ReejecttIIon: A Number Two by Daniel Clausen – Book Review
ReejecttIIon: A Number Two by Daniel Clausen – Book Reviewed by Stacey
Illustrator – Mr Wolf
Publisher – CreateSpace Independant Pub
Pages – 128
Release Date – 1st March 2016
ISBN-13 – 978-1523724468
I received a free copy of this book in exchange for an honest review
By reading ReejecttIIon, it’s likely you’ll discover: colorful short stories, funny flash fiction, hilarious cartoons, riveting reviews, wondrous anagrams and other assorted skits and titbits of under-achieving literary genius. If you’re lucky, you might come across sci-fi tales about the privatization of words, horror stories about hair and ruminations on indie writing.
It’s also possible that you’ll find commentary on the hazards of greedy literary agents and stories about washed up movie directors who receive financial backing from space aliens. Publisher’s Meekly calls it: “a thought-provoking fable about technological hubris and the hazards of bioengineering.” (*This may or may not be referring to Jurassic Park and not ReejecttIIon.) Reader’s Indigestion says: “this book quietly stands as one of the most powerful statements of the Civil Rights movement.” (*This may or may not actually refer to To Kill a Mockingbird and not ReejecttIIon.) But why not read this seriously comical scattergun book and see what you can discover about ReejecttIIon for yourself?
Reejecttllon: A Number Two, is a collection of mainly short stories, surrounded by anagrams, fun cartoon drawings plus much more.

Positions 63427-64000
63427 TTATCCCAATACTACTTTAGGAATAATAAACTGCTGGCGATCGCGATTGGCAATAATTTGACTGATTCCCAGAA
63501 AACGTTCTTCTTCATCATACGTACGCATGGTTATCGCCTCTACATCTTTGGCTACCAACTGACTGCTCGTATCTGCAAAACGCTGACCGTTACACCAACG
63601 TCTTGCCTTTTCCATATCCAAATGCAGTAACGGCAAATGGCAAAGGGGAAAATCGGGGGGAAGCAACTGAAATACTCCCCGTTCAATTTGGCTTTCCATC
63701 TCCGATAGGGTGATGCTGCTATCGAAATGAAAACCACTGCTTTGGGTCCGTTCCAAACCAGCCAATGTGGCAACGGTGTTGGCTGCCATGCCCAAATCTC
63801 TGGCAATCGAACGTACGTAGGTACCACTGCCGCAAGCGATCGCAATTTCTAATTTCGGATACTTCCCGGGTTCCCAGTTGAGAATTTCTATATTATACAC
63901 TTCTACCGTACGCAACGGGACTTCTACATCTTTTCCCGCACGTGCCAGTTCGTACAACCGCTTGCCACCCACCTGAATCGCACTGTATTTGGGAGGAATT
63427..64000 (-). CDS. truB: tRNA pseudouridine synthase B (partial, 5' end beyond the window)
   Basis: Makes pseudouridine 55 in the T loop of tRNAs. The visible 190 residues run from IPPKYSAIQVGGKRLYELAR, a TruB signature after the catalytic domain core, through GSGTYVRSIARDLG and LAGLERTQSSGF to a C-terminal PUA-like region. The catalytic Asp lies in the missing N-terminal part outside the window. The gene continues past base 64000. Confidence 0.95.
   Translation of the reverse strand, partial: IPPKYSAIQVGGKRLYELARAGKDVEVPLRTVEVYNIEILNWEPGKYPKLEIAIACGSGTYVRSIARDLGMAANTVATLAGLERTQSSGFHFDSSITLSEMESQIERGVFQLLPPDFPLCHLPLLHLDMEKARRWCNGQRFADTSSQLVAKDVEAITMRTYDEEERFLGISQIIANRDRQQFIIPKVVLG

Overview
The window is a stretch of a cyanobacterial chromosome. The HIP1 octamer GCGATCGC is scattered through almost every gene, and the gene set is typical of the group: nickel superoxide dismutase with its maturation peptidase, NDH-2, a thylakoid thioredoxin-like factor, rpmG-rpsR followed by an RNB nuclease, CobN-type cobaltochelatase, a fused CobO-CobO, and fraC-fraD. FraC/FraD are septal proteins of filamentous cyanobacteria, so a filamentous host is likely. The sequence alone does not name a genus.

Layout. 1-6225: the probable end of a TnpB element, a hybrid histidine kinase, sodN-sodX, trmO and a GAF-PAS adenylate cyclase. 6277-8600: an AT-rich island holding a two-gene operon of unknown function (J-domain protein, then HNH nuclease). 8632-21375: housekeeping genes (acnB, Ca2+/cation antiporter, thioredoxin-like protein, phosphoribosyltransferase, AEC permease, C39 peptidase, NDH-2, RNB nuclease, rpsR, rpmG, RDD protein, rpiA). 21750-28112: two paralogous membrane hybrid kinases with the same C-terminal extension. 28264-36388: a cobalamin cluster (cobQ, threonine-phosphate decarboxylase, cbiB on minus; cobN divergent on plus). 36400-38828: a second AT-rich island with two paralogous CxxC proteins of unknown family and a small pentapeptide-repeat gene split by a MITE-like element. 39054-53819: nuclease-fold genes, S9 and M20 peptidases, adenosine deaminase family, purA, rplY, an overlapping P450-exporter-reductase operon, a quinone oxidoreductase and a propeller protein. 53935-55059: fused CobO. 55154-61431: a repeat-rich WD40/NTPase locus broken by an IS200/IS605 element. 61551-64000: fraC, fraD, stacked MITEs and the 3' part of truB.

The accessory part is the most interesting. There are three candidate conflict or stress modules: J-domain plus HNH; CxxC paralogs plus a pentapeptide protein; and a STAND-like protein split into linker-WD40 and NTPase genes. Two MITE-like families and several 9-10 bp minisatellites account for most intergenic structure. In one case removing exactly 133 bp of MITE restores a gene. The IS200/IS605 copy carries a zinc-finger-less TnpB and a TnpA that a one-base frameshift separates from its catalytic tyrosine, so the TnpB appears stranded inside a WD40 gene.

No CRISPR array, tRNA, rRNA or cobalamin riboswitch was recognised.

The short stories are a mixed bag, covering numerous genres, so there should be something for everyone to enjoy. The book is very strange, so strange that the authors have written an introduction to the book explaining what it is about. We then move onto letters between Daniel Clausen and Harry Whitewolf, discussing the collaboration between the two on the book.
I have to admit it took me a few attempts to get into it (not literally – I didn’t spend days trying to prise the book open). On a few occasions I got about 10 pages in, and then stopped. Eventually I put it away for a few weeks and tried again, picking up from where I left off, rather than try from the start again. I had managed to turn a corner and found myself scooting through it in no time.
It is a fun book, that goes against the norm and gives you something a little bit different. It won’t be for everyone’s taste, but those who like dry humour, British sitcom-style, will most likely get a laugh out of it.
Book reviewed by Stacey
Daniel Clausen has wanted to be a writer ever since he was in elementary school. He has published stories and articles in such magazines as Slipstream, Black Petals, Spindrift, Zygote in my Coffee, and Leading Edge Science Fiction.
He has written four books: The Sage and the Scarecrow (a novel), the Lexical Funk (a short story collection), Reejecttion (short story/ essay collection), and The Ghosts of Nagasaki (a novel).
Harry Whitewolf is not only a contemporary poet of cutting edge pop prose (with books like New Beat Newbie and Two Beat Newbie), he is also a storyteller of true crazy travelling tales that read like fiction (Route Number 11 and The Road To Purification).
Harry’s writing has a distinctive style all of its own, but its beat driven prose is somewhat inspired by those tea toking cheap trick beatnik geniuses of bygone bebop days. He is a forty year old Englishman who smokes too much, he hopes to see world peace in his lifetime, and yes, Harry believes miracles are possible.